A layer on top
Despite this, some organizations making the shift to embracing DE&I still see it as a layer to be placed on top of their core purpose rather than being central to it. It’s almost like it is an afterthought where management seeks out diverse candidates just to meet arbitrarily set targets to justify their position and give them something to say to stakeholders and the public.
And why is this? It’s because these organizations are in a ‘reactive’ mode. They see the demographic composition of the talent pool in their countries and their sector and work with it according to the norms, rituals, and stereotypes that they hold.
Nevertheless, some are transitioning to being an active part of the new ecosystem where they see that it is their responsibility to intervene and make change. These are those organizations that now offer childcare facilities, longer paternity and maternity leave beyond what is mandatory. They are those organizations that are beginning to talk openly about challenging gender roles at work and at home. They are the ones talking about different gender identities, different ethnic backgrounds, different abilities and disabilities and they value them beyond what might be legally required or culturally expected from them.
This transition takes time with new legislation forcing disruptive change. It’s for this reason that some groups in society see more change than others – legislation cannot be ignored and this in turn focuses attention onto these groups.
Regardless of the positive benefits that come via change, it’s important to recognize that humans are hardwired to dislike disruption. We all hope that significant change is incremental. But it’s not; fundamental change is always disruptive. And it has to be.
We want to preserve who we are and what we have which is why we fight disruption. But important interventions only come when leaders see that change is required and act from the top. So, whether change comes from lawmakers acting in concert, investors demanding new forms of reporting, or CEOs and top business leaders seeking to alter the workplace for the better, disruption is essential.
Leaders that support the idea of change tend to align with Paul Polman’s view of the net positive effect where organizations thrive because they give more than they take. The most advanced organizations started their journey after a disrupting event, often a discrimination lawsuit against them. It was these cases that led the calls for change and forced legislators to act.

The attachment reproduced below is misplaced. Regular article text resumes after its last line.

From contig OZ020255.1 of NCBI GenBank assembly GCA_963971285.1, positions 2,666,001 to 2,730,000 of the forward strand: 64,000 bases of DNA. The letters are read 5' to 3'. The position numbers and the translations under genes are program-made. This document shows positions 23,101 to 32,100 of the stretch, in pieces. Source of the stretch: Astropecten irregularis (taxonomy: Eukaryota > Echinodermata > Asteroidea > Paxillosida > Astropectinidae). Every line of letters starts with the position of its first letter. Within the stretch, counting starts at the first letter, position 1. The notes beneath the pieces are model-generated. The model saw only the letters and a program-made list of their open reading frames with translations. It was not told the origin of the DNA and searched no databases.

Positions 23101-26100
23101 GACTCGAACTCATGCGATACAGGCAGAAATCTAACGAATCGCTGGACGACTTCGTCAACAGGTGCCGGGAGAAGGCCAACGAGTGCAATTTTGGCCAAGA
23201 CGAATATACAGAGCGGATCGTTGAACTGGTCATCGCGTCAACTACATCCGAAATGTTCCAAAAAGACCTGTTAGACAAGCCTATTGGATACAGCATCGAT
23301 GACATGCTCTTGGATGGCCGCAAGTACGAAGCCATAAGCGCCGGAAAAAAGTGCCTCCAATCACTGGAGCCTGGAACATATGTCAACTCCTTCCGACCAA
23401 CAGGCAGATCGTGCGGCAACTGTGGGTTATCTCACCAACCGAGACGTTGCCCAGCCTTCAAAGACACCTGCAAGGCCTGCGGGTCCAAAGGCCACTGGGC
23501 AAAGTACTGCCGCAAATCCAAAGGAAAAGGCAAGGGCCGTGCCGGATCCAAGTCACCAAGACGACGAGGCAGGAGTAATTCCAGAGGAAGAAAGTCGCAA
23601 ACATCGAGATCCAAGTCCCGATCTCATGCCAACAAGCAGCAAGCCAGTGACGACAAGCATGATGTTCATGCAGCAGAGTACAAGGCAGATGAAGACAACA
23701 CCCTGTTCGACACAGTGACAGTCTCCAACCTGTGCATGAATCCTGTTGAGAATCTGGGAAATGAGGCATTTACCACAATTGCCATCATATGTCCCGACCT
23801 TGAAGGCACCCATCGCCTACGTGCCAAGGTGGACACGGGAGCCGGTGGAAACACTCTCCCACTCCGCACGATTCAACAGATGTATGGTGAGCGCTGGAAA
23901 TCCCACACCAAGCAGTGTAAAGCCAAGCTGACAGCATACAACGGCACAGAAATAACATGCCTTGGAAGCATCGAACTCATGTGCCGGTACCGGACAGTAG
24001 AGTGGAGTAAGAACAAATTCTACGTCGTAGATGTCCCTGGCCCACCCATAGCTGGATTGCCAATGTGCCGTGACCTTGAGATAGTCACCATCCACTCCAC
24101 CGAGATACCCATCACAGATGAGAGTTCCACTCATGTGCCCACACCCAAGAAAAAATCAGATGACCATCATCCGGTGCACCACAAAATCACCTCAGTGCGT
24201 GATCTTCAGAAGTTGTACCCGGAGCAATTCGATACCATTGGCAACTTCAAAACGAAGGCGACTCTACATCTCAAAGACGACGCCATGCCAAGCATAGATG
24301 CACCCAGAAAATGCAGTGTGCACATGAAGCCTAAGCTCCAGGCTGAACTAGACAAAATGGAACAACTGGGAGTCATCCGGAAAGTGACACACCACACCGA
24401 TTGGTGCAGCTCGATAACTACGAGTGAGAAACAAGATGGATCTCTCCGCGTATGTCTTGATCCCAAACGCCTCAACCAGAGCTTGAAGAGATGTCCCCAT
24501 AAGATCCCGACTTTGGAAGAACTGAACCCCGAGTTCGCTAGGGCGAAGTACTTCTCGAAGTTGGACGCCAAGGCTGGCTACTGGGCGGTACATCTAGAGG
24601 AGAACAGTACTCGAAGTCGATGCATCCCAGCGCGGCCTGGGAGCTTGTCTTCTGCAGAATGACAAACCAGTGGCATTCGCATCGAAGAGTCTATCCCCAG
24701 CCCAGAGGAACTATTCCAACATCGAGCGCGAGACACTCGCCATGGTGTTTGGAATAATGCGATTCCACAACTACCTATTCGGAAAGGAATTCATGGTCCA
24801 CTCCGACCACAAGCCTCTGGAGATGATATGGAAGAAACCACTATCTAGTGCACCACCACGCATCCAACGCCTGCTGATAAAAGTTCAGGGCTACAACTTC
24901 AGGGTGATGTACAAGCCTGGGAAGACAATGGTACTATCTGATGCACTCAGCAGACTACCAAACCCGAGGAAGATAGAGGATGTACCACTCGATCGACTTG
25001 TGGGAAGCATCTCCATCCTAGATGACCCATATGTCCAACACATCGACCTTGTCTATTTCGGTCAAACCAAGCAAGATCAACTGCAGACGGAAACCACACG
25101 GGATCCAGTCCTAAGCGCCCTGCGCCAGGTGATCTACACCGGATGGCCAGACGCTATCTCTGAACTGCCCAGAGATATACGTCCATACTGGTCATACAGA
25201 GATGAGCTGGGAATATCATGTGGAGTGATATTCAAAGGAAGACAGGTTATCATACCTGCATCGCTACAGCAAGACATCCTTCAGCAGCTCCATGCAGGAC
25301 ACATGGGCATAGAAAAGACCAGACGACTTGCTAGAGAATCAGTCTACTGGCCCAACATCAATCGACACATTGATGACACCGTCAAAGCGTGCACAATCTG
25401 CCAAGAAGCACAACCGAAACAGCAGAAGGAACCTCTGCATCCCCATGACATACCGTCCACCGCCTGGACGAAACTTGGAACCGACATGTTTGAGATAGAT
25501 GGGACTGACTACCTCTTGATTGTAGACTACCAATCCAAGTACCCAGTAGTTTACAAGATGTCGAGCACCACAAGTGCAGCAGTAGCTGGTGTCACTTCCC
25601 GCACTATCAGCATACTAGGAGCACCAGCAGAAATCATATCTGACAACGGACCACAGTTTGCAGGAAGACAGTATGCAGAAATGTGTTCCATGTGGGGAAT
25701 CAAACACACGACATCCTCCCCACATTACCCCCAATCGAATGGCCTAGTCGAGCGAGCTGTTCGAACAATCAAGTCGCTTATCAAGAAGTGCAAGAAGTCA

The problem is that when the first DE&I practices were set up, they were invariably designed to contain risk and manage any potential damage to the organization. They were not established with the purpose of creating value – instead, they sought to ‘do no harm’ rather than to make the world a better place. The executive with responsibility for DE&I was historically situated next to the office of the general counsel whose role is to control the risk of the company being litigated against rather than leading the charge for transformation!
But change is coming. Success is tied to who has responsibility for DE&I in the workplace along with who has operational oversight on a day-to-day basis. These leaders need to be competent and have the right skills and expertise. It’s true that the HR profession is evolving, but where responsibilities sit and how bonuses are set will determine the speed and effectiveness of change.
True meritocracies are very few and far between.There is an argument that positions should always be awarded on merit, and that we should operate on a meritocratic basis. But meritocracies don’t exist. So-called perfect recruitment and promotion processes based on meritocratic principles tend to yield the same result and privileging the historically overrepresented group.
And this is because many who end up in the positions they’re in have benefited from subtle advantages from being who they are – because of their gender, because of their skin colour, because of their socio-economic background. This is part of human nature and relates to how we connect and support those that we recognize and trust. But meritocracies can arise where companies become as diverse as the markets and clients that they serve across their pipeline, and hiring processes.
So, for change to happen companies require courageous leaders who stop for a moment to question whether they are really operating a meritocracy and why processes noted as ‘perfect’ still yield ‘imperfect’ results. This necessitates individuals being in place who proactively recognize and state that they are where they are precisely because they benefited from the support of others who are like them or who are familiar with how they work.
It’s good that we are witnessing disruptive change. We find that after working with an organization for two years or more, historically dominant groups, mostly male, mostly white often leave comments in employee surveys that challenge or even criticize the push for gender and other forms of diversity – they feel that it’s damaging their ‘meritocratic’ principles and that their chances to be promoted are diminished. But the reality is that these comments prove to all that the existing structures of power and authority are being undermined and are in fact moving towards a new equilibrium. While it may appear counter-intuitive, comments from such employees are in fact positive signs that an organization is changing.
In such organizations it’s notable that historically overrepresented groups recognize the new competition for promotions and salary increases. But they seem happier knowing that they are working for a fair organization and are not benefiting personally at the expense of others.
Culture is the result of set of behaviours and for change to happen people must behave differently. This means that disruption is good, and changes will only ever be brought about by disruptive behaviour and disruptive thinking.